Presidents Day is Monday, February 20, a mashup* of the birthdays of Abraham Lincoln (February 12th) and George Washington (February 22nd).
You can’t, of course, sit down to a meal with a president; but you can have some of his favorite foods. You can find the favorite foods of each president here; plus some highlights below.
George Washington said about food: “My manner of living is plain, and I do not mean to be put out by it. A glass of wine and a bit on mutton are always welcome. Those who expect more will be disappointed.” He enjoyed meats, including steak and kidney pie (also a favorite of Ronald Reagan), fish and a wide variety of fruits and nuts; and beer was brewed at Mount Vernon.
However, at a Presidential dinner guests would find roast beef, veal, turkey, ducks, fowls, hams, and other meats, along with puddings, jellies, oranges, apples, nuts, almonds, figs, raisins, and a variety of wines and punch. Martha Washington’s recipes include fruit cakes, sugar cakes (like cookies), carraway cakes, spice cakes, marzipan cakes, cheesecakes, lady fingers, macaroons, gingerbread, custards, pies and tarts [source]
Breakfast was simple: eggs, hoe cakes and rice waffles, along with coffee and tea, breads and toast. What about cherries? He did, indeed, love them; and no doubt enjoyed them in preserves, jellies and pies. [source]
Thomas Jefferson may be our most epicurean president. He developed a passion for French cuisine while Minister to France, and became fond of pasta and other foods while traveling through Europe. Yet, Jefferson retained his liking of local specialties: baked shad, crab, green peas, sweet potatoes, turnip greens and Virginia ham, among others. Asparagus became widely available during Colonial times, and was a particular favorite. He is also known for his wine cellar.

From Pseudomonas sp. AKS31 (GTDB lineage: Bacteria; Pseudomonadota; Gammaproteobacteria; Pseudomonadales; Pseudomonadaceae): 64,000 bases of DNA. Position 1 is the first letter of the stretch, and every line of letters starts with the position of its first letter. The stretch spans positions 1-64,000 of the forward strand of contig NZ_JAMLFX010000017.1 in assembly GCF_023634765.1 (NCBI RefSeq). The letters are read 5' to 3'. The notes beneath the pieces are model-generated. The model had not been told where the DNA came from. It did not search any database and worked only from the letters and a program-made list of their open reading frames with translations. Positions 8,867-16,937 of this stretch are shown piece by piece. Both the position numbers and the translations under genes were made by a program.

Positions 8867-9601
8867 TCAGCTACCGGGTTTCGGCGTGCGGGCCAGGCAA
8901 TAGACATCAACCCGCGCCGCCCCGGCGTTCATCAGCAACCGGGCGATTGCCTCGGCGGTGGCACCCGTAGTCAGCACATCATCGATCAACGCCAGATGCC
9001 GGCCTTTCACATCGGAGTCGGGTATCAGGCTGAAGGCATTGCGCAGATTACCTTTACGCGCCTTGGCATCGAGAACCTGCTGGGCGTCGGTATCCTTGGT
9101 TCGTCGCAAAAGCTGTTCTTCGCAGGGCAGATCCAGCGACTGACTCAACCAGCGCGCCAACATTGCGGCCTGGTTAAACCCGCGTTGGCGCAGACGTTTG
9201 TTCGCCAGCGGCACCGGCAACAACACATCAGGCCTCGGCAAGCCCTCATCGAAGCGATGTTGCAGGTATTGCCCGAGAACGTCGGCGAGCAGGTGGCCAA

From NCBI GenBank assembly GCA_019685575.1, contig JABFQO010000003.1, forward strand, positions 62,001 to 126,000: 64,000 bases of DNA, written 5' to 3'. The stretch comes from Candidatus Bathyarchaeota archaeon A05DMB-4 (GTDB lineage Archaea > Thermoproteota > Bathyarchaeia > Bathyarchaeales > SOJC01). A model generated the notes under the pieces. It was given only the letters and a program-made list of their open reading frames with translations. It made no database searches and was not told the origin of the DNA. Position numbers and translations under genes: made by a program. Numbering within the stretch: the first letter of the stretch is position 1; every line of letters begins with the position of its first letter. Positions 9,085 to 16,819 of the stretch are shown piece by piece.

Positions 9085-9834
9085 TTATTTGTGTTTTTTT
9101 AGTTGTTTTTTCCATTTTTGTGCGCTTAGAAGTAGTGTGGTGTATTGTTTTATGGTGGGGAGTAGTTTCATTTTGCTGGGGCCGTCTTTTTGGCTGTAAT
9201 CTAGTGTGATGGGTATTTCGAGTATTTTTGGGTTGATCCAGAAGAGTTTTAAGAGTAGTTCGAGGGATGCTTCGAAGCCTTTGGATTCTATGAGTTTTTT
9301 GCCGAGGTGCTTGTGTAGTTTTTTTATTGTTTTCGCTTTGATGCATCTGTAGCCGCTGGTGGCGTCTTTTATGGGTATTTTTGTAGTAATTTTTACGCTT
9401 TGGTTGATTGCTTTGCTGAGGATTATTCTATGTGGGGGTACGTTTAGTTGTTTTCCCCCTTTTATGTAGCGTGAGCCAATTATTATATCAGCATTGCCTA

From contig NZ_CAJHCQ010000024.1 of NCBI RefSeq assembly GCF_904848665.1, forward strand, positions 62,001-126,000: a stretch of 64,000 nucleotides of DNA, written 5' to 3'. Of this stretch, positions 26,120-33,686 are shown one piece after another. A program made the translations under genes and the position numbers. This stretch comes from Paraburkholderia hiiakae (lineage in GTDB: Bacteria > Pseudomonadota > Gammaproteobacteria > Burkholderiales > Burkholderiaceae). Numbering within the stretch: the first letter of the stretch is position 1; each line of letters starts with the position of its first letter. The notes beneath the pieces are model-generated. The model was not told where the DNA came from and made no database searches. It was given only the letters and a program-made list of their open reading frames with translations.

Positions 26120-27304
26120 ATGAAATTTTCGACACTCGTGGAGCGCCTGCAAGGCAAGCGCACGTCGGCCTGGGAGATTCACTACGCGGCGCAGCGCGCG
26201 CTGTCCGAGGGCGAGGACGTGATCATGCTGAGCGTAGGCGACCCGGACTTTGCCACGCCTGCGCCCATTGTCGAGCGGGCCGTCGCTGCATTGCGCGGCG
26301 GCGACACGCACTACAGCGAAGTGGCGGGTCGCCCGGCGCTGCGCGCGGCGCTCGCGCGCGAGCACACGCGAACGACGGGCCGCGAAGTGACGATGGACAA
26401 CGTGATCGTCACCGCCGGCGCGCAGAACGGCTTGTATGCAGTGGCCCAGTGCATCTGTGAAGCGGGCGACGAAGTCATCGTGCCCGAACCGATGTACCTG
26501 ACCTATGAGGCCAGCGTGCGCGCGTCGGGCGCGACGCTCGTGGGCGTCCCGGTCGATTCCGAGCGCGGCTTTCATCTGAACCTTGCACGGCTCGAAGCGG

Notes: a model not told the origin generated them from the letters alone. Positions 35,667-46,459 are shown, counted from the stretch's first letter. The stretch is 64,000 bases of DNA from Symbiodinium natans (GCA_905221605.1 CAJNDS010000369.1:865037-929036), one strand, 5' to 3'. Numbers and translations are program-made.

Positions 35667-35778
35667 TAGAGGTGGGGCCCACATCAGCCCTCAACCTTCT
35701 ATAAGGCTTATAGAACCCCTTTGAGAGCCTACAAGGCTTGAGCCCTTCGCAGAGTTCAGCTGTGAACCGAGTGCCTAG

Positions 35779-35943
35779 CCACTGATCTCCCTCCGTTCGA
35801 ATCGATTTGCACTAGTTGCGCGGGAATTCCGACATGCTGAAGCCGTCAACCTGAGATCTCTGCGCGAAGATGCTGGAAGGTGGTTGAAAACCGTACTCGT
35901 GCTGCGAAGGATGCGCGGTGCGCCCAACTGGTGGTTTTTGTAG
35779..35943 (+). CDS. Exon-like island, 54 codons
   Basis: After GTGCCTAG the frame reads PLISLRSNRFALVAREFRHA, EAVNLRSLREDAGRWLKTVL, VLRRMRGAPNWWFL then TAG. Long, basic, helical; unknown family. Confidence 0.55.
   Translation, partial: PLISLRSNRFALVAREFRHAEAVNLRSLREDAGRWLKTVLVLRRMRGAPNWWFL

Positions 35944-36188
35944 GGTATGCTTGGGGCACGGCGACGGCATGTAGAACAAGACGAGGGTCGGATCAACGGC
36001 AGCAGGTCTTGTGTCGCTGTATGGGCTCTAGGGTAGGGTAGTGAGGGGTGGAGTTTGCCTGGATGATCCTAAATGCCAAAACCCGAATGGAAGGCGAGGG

He brought back to America a French-trained cook (James Hemmings), the first pasta machines, Parmegiano-Reggiano cheese and waffle irons; recipes for ice cream (not yet popular in the U.S.) and served the first julienned fried potatoes (e.g., French fries). He popularized foods from the humble (macaroni and cheese) to the elegant (Champagne). When Jefferson took the Oath of Office in 1801, one of his first priorities was finding a French chef for his kitchen.
Abraham Lincoln ate what was put in front of him. During the day, he grazed on coffee, apples and other fresh fruit. He could make a dinner of bread and cheese. A teetotaler, no alcohol was served in the White House (which drew private grumbles from guests).
He did have two favorite dishes: chicken fricassee with biscuits, and oyster stew or oysters any style; and enjoyed a dessert of apple pie. He was also fond of bacon. Here’s more about his food preferences.
Skipping ahead to more recent times:
Dwight Eisenhower enjoyed stews and was a staunch meat eater, which was typical for his time. He knew how to cook, and liked to make his own beef soup. One of his favorite desserts was prune whip (here’s a recipe), along with the more ubiquitous apple pie and rice pudding.
John Kennedy was not a big eater, but he liked the standards of the day—lamb chops, steak, baked chicken, turkey (white meat) and mashed potatoes. He also was fond of seafood, baked beans and corn muffins; when he ate dessert, it was something chocolate. Lunch was often soup, a sandwich and fruit; his favorite soup was fish chowder. Like Lincoln, Kennedy was a small eater and often had to be reminded that it was dinner time.
Lyndon Johnson favored Southwestern, Mexican and especially barbecue cuisine—not unusual for a Texan. He also loved a meal of chicken fried steak and mashed potatoes. He despised fish. His beverage of choice: Fresca. Breakfast often consisted of creamed chipped beef on toast and a cup of tea. For dessert: banana pudding, tapioca pudding or German chocolate cake. Johnson was also fond of canned peas and sweet potatoes topped with toasted marshmallows. Here’s a recipe.
LBJ was a big man who often ate ravenously. Texas Governor John Connally said: “Most of the time he had no manners. He’d eat off the plate of either person on either side of him. If he ate something that he liked and they hadn’t finished theirs, he’d reach over with his fork and eat off of their plate.” [source]